There seems to be an interesting points about the fire dates. I see in Corrin`s 'Short History of the School' (page 165), he writes :-
"On Friday 8th March (1985), fire was discovered in the School Hall, evidently originating under the platform. The fire seems to have raged relatively unchecked, for a time, as flames over 70 feet high were reported. However an army of 70 firemen managed to prevent the fire spreading to the main building. The staff evacuated all the pupils (530) in three minutes. However all three floors of the hall building were destroyed, including the dining hall, assembly hall, the stage or platform, and the three-manual organ"
This seems to establish that the big fire occurred in 1985 and that the School building was actually occupied by pupils at the time. if this is the case, it would be very interesting to hear from some of these (530) Old Boys.
Incidentally, the phrase " ...... originating under the platform. ........", would seem to point toward the Kitchen, as has been suggested before.
I think it would be worthwhile making contact with the Merseyside Fire Service for more details.
Arthur Evans (1941-1946)
I have been interested to see the exchanges about the fire. At the time, I was working In Metropolitan House in Old Hall Street for the former MCC.
I well remember one Friday evening, being called to the back of the building. I seem to recall watching flames leaping up from the Collegiate building.
I think that we vacated Metropolitan House (as MRB) sometime in 1987. So the first fire must have occurred sometime before 31.03.86.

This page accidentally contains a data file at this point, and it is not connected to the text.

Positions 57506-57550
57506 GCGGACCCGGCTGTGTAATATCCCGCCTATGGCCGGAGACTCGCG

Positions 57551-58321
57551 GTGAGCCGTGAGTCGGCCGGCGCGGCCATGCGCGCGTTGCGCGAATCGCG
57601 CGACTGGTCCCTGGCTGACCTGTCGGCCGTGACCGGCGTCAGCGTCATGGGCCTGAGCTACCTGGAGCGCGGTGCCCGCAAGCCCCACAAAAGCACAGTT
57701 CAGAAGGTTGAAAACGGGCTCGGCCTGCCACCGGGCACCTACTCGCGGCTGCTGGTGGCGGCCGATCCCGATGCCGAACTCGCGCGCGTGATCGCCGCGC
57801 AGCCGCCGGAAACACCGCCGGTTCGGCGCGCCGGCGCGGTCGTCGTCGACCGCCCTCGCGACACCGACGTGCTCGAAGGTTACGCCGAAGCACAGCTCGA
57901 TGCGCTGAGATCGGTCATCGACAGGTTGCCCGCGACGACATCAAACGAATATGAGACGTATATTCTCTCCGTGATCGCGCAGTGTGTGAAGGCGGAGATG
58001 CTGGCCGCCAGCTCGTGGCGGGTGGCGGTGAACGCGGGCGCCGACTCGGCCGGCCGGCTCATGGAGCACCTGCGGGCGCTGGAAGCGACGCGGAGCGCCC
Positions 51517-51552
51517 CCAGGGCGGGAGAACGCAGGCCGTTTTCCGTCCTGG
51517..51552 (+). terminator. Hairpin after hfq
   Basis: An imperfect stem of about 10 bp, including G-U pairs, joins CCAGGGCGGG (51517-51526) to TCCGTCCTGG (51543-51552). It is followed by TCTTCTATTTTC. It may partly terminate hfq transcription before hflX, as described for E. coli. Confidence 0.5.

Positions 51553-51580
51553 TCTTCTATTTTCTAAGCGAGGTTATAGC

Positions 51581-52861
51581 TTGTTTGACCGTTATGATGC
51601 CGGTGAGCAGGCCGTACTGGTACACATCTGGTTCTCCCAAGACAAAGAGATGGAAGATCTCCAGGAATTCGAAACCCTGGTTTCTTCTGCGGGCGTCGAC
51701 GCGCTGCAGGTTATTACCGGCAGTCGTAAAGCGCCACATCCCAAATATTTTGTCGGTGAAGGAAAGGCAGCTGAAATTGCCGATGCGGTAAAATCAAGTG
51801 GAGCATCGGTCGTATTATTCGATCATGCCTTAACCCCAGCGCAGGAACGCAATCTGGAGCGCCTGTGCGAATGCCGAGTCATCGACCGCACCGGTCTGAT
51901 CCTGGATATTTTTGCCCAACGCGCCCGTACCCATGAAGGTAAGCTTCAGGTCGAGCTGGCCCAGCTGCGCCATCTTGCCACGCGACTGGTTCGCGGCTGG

Bill Baldwin (1948 -53)
The Collegiate Fire
During the academic year 1984-85 I used to look forward to Friday afternoons: my whole afternoon was taken up with a sixth form practical which was a pleasant enough way to end the week.
Compared with the old days school ended early. Under Russell Woodward the long lunch hour had been reduced and we normally finished, I think, at 3:40 pm.
On the day of the fire, at about 3:00 pm, the fire alarm sounded. Sadly, it was not uncommon during our final years for fire alarms to be set off maliciously and I did not hurry to get the sixth form to close down their experiments, that is, until the lab technician came in and confirmed that this alarm was genuine.
We followed the drill and assembled in the yard.
From the south yard we could see smoke issuing from the hall. It found its way through every conceivable crevice including cracks in the brickwork that had hitherto remained invisible.
Soon the fire became more intense. Glass was cracking and we could hear the sound of the roof collapsing although I have no recollection of flames rising “a hundred feet into the sky”. At some stage during this protracted destruction the fire brigade attended and pumped countless gallons of water into the doomed building. We must have lingered in the yard for an hour or two as we said a sad farewell to a building that had been a significant part of so many lives.